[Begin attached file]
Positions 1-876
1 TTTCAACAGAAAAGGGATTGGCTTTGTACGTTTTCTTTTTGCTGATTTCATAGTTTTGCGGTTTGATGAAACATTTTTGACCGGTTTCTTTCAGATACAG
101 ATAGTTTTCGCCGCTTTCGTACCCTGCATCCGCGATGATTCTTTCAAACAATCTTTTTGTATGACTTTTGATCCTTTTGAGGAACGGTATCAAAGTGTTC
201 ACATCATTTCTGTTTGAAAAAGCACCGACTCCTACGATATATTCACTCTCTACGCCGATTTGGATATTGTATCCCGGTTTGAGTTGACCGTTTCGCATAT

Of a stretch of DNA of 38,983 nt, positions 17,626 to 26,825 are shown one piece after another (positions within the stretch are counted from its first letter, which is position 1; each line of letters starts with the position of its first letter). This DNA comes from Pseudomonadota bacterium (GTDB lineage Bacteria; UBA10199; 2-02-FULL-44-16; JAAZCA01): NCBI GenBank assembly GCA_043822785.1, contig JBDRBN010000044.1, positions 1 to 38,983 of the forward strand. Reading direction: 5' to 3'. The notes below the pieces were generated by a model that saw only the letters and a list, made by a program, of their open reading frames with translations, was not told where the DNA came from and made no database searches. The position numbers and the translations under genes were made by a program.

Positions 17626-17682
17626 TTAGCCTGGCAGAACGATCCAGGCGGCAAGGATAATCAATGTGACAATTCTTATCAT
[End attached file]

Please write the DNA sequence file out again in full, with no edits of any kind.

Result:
Positions 1-876
1 TTTCAACAGAAAAGGGATTGGCTTTGTACGTTTTCTTTTTGCTGATTTCATAGTTTTGCGGTTTGATGAAACATTTTTGACCGGTTTCTTTCAGATACAG
101 ATAGTTTTCGCCGCTTTCGTACCCTGCATCCGCGATGATTCTTTCAAACAATCTTTTTGTATGACTTTTGATCCTTTTGAGGAACGGTATCAAAGTGTTC
201 ACATCATTTCTGTTTGAAAAAGCACCGACTCCTACGATATATTCACTCTCTACGCCGATTTGGATATTGTATCCCGGTTTGAGTTGACCGTTTCGCATAT

Of a stretch of DNA of 38,983 nt, positions 17,626 to 26,825 are shown one piece after another (positions within the stretch are counted from its first letter, which is position 1; each line of letters starts with the position of its first letter). This DNA comes from Pseudomonadota bacterium (GTDB lineage Bacteria; UBA10199; 2-02-FULL-44-16; JAAZCA01): NCBI GenBank assembly GCA_043822785.1, contig JBDRBN010000044.1, positions 1 to 38,983 of the forward strand. Reading direction: 5' to 3'. The notes below the pieces were generated by a model that saw only the letters and a list, made by a program, of their open reading frames with translations, was not told where the DNA came from and made no database searches. The position numbers and the translations under genes were made by a program.

Positions 17626-17682
17626 TTAGCCTGGCAGAACGATCCAGGCGGCAAGGATAATCAATGTGACAATTCTTATCAT